Degree apprenticeships are similar to higher apprenticeships, but they differ in enabling you to obtain a full bachelor’s (Level 6) or master’s degree (Level 7).
What exactly are degree apprenticeships?
Degree apprenticeships are a unique type of programme that many universities offer. Students can complete a bachelor’s or master’s degree as part of their apprenticeship.
These programmes are being developed in collaboration with employers, universities, and educational institutions.
Degree apprenticeships combine work with part-time undergraduate education. Apprentices participate in the programme, spending half of their day at university and the other half at their employer. These can be completed on a regular or weekly basis, depending on the programme and the employer’s requirements.
They will take anything from three to six years to complete depending on the course level. The scheme is currently only available in England and Wales, but applications may be sent anywhere in the United Kingdom.
Degree apprenticeships are still new, although there are just a few vacancies. The number of open vacancies is projected to grow in the coming years.
What choices do you have?
The degree apprenticeships that are currently available are mentioned below. Click the sector name to see a chart of approved apprenticeship credentials. Each standard outlines the occupation/job description, what an apprentice will do, and the skills they will need to complete the apprenticeship.
- Business and administration
- Care services
- Childcare and education
- Creative and design
- Engineering and manufacturing
- Health and science
- Legal, finance, and accounting
- Protective services (e.g. police)
How do they work?
At the end of the programme, apprentices will complete an assessment that will assess both advanced learning and vocational competence acquired from on-the-job training.
There are two ways to the programme is designed:
- Employers, universities, and specialised organisations work together to develop a fully comprehensive degree programme for apprentices that provides and tracks both professional learning and on-the-job training. Since there is no requirement for a different test of vocational skill, this may be the perfect approach in many sectors.
- Sectors may want to use existing degree programmes to satisfy their speciality’s academic competence requirements. They would often combine this with further learning to meet the complete apprenticeship training requirements and a unique test of full technical competence at the end of the programme.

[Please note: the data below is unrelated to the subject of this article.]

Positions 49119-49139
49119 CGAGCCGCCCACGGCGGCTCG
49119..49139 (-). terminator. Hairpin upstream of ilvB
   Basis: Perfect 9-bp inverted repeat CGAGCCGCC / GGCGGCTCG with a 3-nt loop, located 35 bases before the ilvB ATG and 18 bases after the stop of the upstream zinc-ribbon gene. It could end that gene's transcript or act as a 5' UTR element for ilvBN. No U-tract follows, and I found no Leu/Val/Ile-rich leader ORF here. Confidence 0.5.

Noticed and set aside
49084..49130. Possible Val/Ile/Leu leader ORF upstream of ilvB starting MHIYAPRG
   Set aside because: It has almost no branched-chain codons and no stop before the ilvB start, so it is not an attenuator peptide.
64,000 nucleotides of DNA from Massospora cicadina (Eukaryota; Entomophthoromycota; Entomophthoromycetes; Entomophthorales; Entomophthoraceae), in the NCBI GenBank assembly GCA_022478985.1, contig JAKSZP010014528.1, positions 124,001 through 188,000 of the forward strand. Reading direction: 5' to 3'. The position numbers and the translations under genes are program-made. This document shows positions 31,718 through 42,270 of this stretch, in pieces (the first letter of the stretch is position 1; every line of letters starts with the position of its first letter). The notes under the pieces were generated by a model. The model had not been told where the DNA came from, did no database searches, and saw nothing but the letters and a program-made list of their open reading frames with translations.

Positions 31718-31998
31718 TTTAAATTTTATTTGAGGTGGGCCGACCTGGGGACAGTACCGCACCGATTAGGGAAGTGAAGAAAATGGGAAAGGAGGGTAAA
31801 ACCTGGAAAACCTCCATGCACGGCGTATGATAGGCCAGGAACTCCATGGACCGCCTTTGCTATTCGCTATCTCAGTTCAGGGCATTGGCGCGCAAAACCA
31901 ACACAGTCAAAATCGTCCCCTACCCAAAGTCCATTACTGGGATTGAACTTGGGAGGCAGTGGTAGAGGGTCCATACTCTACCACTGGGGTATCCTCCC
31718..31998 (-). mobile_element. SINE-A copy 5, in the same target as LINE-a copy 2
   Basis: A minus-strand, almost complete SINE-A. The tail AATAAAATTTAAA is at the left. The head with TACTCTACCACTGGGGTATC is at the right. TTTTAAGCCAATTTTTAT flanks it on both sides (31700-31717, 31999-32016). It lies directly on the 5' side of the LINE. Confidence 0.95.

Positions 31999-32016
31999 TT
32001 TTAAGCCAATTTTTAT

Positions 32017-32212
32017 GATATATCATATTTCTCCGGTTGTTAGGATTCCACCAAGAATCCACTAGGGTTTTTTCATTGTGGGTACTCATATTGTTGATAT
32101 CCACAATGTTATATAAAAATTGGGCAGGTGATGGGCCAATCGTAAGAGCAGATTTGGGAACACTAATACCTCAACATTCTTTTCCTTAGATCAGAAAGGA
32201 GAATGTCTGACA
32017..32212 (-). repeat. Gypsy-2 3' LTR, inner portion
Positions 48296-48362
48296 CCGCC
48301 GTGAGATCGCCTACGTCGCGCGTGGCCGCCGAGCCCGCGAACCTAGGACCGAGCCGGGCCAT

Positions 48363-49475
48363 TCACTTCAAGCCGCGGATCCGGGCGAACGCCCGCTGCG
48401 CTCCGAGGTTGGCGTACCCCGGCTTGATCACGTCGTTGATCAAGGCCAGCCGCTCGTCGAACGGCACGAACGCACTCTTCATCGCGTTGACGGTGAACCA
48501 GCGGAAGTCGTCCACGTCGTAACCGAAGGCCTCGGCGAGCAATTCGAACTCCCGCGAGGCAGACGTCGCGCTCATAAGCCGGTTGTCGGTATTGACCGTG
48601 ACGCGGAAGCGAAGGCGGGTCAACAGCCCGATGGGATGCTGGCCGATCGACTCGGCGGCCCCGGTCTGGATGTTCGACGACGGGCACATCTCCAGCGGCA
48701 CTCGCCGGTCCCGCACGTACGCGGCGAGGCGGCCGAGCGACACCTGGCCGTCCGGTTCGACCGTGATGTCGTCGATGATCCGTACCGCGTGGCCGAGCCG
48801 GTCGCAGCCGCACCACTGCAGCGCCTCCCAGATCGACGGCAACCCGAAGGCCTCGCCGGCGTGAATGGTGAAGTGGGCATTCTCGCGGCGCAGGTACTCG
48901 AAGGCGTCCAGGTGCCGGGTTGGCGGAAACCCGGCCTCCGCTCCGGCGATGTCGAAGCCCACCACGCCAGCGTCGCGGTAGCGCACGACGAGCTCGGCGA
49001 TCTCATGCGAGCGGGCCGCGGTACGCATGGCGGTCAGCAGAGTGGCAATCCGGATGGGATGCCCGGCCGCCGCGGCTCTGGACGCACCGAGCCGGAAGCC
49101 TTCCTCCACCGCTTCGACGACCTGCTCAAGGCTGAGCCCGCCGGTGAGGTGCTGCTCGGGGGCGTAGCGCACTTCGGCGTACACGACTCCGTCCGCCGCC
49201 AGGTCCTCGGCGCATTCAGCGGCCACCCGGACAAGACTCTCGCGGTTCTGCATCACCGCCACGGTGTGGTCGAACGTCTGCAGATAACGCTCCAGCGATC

In either case, degrees earned by this route will be conferred by universities and would be of the same calibre as degrees earned by the full-time undergraduate process.
What are the benefits of doing a degree apprenticeship?
- Apprentices are employed and paid a salary during the course
- Apprentices may receive a complete degree — either a bachelor’s or a master’s degree — without paying student fees
- Apprentices will have a competitive edge in their chosen field
- It will allow apprentices to acquire graduate/postgraduate level skills
- Employers could attract new talent, especially high-achieving school-leavers willing to earn a degree in a work-based environment
- The government and the corporation share the cost of training
What sets them apart from sandwich degrees and work placements?
Degree apprenticeships are based on the existing models of sandwich degrees (a year of business) and work placements (doing industry placements during term time or holidays), but they differ in many fundamental ways:
- Degree apprentices are employed on the spot and starting earning a wage on the first day
- Employers can view apprenticeships as a way to recruit top-tier prospective graduates
- Degree apprentices are most likely to be committed to their employer, and the fact that they are already employed means that they can be with the company before graduation. The retention rate of apprentices exceed 80%
- Companies will be able to work with universities to develop the degree programme and all aspects of their apprentice’s training in the case of a new degree
How do degree apprentices land a job?
Apprenticeships are professions, but employers would eventually hire. Both companies and universities like to see whether the applicant meets their requirements. As a consequence, certain businesses and colleges will likely work together on recruitment.